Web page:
Did I somehow celebrate the end of such a difficult time in my personal history only to revel in the love I share now? No. Instead I choose to rather celebrate a closed chapter in my life that I can go back and re-read if I so desire through reflection. Although I have made my fair share of mistakes or handled past situations poorly, I don’t look back with regret or even shame. I simply look back as a means to recognize where I’ve been, how far I’ve come, and where I have yet to go in my current relationships.

Have you celebrated or commemorated your divorce or a significant breakup? Would you ever?

This post is also a part of a series called NaBloPoMo 2016 hosted by BlogHer. NaBloPoMo is short for National Blog Posting Month and it challenges writers and creatives to post on their blogs once a day (at least) for the month of November.

Feel free to join in and share your post either here or on my Facebook comment thread for each day’s post! I’d love to see my fellow blogger friends join in!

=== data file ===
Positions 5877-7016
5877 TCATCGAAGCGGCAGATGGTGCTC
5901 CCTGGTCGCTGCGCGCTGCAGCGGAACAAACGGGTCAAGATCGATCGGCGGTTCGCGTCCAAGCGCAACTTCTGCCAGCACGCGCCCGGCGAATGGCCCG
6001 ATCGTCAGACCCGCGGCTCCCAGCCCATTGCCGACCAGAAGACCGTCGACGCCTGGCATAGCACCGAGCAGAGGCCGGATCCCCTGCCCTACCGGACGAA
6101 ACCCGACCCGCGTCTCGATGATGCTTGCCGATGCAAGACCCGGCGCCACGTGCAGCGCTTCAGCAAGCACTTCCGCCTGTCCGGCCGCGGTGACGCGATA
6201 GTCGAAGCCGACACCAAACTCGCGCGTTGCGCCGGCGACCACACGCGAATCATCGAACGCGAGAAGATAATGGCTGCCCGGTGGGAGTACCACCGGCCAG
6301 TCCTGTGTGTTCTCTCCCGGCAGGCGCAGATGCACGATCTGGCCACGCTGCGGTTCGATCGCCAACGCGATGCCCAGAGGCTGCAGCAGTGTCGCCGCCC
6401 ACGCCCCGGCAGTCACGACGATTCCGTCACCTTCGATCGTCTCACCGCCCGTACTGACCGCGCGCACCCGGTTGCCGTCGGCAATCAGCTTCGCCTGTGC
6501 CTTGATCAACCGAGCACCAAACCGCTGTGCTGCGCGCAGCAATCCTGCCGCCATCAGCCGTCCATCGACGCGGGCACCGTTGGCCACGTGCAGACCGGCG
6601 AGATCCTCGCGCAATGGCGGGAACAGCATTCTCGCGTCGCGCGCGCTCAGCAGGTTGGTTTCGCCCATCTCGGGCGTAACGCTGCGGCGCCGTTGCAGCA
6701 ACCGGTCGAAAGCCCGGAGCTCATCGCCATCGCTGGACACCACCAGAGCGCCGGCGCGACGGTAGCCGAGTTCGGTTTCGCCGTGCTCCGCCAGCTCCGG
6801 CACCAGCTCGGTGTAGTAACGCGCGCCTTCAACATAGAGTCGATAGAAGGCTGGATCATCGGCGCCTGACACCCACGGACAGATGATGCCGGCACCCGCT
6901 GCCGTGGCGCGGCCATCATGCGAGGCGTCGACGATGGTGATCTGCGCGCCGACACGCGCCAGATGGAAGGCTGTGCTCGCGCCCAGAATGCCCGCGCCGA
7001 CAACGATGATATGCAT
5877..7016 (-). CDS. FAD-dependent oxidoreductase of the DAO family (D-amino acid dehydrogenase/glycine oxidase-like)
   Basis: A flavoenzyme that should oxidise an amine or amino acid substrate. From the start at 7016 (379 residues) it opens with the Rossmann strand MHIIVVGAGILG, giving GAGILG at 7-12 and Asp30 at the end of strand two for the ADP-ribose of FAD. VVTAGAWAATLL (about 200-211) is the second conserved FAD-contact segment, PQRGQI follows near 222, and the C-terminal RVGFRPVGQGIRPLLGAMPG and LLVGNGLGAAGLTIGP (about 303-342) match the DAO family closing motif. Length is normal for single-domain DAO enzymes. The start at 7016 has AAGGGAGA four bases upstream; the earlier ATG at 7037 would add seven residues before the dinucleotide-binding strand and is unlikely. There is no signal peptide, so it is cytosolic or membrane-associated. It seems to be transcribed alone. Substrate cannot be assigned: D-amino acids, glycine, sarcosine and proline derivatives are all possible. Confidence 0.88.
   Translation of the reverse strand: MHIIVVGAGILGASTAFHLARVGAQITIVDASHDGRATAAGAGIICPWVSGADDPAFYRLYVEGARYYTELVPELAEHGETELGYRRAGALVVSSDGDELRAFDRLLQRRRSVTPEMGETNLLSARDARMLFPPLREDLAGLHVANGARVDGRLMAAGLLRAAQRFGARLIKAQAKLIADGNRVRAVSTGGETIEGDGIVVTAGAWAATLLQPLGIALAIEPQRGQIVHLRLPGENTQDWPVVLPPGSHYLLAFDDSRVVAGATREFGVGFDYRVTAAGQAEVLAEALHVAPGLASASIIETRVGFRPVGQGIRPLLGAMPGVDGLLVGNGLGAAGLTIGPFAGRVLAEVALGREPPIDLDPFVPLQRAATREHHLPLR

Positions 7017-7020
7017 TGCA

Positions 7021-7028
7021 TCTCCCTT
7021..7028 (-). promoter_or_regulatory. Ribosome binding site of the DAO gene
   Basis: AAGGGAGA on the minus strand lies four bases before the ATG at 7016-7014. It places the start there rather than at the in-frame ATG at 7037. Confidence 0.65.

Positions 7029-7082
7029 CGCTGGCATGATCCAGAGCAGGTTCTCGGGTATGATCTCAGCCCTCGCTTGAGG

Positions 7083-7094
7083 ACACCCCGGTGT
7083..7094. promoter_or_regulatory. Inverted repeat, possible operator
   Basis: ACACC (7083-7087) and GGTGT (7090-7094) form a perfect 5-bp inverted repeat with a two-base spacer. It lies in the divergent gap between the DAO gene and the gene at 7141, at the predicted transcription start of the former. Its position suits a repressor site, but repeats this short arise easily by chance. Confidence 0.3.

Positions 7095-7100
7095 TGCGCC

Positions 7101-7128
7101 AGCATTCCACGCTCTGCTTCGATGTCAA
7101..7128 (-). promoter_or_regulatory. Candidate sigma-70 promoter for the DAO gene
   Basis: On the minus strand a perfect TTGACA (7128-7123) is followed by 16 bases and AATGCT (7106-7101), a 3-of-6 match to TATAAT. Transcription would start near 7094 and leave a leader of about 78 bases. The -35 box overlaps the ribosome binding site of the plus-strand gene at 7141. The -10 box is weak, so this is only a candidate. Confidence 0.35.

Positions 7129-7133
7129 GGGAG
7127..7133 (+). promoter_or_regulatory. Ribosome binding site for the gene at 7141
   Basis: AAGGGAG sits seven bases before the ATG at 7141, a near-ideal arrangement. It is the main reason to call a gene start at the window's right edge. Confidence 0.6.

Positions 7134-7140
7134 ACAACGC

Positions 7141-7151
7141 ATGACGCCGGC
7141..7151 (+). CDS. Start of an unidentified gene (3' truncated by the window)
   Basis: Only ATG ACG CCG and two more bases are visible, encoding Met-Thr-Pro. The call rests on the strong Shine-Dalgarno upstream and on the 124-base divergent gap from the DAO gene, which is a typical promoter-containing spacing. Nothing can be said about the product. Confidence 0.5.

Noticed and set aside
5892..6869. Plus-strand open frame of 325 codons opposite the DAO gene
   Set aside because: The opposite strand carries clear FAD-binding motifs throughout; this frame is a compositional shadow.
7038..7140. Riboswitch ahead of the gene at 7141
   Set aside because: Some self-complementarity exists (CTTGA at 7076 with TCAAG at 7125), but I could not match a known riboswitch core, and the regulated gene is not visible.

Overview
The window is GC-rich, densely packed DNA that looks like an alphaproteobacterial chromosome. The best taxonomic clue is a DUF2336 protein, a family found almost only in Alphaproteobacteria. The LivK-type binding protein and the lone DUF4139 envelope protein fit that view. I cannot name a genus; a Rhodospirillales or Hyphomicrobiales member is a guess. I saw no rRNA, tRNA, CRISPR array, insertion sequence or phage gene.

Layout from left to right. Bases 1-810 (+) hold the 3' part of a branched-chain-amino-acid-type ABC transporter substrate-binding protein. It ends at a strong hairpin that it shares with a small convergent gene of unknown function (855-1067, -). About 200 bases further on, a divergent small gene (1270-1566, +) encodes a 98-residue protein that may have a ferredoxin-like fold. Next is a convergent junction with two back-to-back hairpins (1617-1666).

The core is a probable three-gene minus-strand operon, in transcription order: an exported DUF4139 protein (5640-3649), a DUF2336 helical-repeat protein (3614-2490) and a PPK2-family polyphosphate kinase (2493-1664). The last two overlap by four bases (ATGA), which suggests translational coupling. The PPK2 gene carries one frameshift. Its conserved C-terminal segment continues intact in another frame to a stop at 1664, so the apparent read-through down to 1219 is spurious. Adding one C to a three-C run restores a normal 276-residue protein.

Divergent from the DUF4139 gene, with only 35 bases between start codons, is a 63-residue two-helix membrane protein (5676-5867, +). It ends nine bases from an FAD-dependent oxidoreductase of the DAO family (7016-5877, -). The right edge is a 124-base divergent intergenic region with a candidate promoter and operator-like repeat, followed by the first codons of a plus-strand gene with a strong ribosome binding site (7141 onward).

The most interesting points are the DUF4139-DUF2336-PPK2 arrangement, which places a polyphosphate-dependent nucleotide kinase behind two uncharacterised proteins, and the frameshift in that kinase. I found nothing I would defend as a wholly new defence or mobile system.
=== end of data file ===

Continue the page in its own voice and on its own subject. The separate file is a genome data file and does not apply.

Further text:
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Stop Making Motherhood Difficult

Stop believing the rhetoric that being a SAHM you have to give up yourself in the process and instead believe in the wonderful opportunity you have to be home with your child - knowing they’ll grow up remembering this time with you. Hold onto the notion that some days will be tough, but you’ll learn more about yourself as a mother than you ever thought possible.

I’m feeling a bit fed up today.

I love reading various blogs and other mommy websites that share fun and thought-provoking articles on all things motherhood and baby related. What I love the most is reading stories that us parents of children can all relate to like what to expect [fill in baby’s age] or those ‘lies I’ve told to my toddler’ posts. Today on the other hand, I’ve seen just one too many posts on how motherhood has left some moms feeling burnt out, confined, and leaving little resemblance of their former selves. We have found ourselves in a serious problem here.

Since when did being a stay-at-home mom mean losing yourself in the process? Come on, we’re more valuable than that.